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Waititi drama receives NZ funding hike

Seasons two and three of Mystic go into production this month

A drama series produced by Taika Waititi will be among the first recipients of New Zealand’s fledging NZ$50m (US$36m) fund for premium productions aimed at international audiences.

The Te Puna Kairangi Premium Productions for International Audiences Fund, announced last year, is designed to attract further international investment in New Zealand’s screen sector and give opportunities to local creators and IP owners in the global market.

Annabelle Sheehan

It is also designed to support the local production sector’s recovery from Covid-19 by supporting high-quality productions that tell New Zealand stories for global audiences.

 

The first round of the fund was geared towards production-ready projects and will see NZ$21m put towards two drama series, two feature films and one documentary series.

These include Better the Blood (6×60′), from Hollywood director Waititi and Carthew Neal’s Piki Films, which follows a tenacious Māori cop who must stop a killer before he comes after her family. It will be written and directed by Michael Bennett, who recently co-created and wrote the TVNZ drama Vegas.

The other drama series receiving funding is family action-adventure Mystic, which was renewed recently for two more seasons by TNNZ and CBBC in the UK.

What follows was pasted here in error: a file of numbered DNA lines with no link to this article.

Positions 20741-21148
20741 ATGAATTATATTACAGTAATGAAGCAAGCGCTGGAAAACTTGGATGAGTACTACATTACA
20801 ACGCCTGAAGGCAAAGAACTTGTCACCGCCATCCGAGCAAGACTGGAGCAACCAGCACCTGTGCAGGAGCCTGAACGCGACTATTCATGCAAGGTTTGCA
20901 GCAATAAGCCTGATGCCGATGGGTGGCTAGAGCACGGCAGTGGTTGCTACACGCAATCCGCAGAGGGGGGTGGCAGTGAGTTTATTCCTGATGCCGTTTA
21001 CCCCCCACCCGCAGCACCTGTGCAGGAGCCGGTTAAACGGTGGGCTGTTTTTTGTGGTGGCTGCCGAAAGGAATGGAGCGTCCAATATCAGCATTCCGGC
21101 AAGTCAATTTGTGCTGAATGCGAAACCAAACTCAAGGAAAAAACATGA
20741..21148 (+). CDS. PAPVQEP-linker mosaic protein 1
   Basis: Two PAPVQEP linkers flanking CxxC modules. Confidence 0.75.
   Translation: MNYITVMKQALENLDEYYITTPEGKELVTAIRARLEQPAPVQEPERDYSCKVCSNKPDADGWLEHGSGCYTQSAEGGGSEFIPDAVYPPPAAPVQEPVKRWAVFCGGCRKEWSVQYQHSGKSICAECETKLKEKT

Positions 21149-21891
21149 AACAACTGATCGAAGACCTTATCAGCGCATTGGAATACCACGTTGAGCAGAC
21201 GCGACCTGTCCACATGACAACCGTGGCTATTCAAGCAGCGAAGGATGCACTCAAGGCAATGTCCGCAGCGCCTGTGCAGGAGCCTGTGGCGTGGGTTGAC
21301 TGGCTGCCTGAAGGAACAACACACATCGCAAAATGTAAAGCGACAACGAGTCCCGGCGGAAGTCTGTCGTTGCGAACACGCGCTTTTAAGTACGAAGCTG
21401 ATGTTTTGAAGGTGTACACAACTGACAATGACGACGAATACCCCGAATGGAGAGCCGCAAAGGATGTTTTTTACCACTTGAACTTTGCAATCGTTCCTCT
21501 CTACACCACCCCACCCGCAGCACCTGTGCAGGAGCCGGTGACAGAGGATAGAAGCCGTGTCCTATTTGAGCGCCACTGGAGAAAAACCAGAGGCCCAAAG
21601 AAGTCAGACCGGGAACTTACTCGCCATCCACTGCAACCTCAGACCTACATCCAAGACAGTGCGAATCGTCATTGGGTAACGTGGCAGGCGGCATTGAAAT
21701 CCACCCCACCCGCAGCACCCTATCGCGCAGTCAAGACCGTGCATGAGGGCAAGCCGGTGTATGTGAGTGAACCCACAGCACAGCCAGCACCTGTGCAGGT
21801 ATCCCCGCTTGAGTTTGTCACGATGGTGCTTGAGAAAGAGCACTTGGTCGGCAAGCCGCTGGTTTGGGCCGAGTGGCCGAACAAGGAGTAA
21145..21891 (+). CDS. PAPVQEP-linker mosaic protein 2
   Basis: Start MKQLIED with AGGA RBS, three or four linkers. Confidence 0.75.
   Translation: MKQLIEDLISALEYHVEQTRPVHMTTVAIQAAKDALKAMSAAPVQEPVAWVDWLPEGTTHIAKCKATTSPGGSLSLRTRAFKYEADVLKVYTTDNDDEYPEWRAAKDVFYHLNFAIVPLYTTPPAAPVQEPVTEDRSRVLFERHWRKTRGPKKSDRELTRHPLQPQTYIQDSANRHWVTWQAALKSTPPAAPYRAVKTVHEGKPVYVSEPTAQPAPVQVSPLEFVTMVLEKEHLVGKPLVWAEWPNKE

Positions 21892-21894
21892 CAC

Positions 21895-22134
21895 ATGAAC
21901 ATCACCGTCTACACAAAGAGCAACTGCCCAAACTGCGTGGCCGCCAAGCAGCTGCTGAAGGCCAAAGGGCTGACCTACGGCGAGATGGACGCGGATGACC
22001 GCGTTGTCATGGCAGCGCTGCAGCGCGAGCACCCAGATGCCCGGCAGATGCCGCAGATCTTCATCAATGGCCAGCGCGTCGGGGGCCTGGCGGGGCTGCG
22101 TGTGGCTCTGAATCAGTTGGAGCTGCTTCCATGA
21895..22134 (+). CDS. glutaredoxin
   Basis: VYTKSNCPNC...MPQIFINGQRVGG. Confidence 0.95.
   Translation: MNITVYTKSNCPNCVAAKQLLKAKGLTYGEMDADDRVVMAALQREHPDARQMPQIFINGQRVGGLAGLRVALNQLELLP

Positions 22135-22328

A coproduction from the UK’s Slim Film + Television and Kiwi prodco Libertine Pictures, it is set in the fictional town of Kauri Point and follows a group of complex young characters whose friendship revolves around horse riding.

The third season of documentary series Our Big Blue Backyard (6×60′) will also receive funding. The TVNZ factual show explores six of New Zealand’s spectacular and diverse marine environments to reveal the drama and surprising challenges in the lives of the charismatic wildlife characters who live there.

Across the five projects, which also include the feature films The Guinea Pig Club and The Convert, there is an anticipated collective spend of almost NZ$56m in a range of locations around the country, with an estimated spend on local jobs during production of over NZ$32m. International investment in these projects is over NZ$19m, according to the New Zealand Film Commission (NZFC).

“This is an exciting opportunity to tell Aotearoa’s [the Māori word for New Zealand] stories to international and local audiences at a time when there is huge global demand for content, and boost the screen sector’s post-Covid recovery,” said NZFC CEO Annabelle Sheehan.

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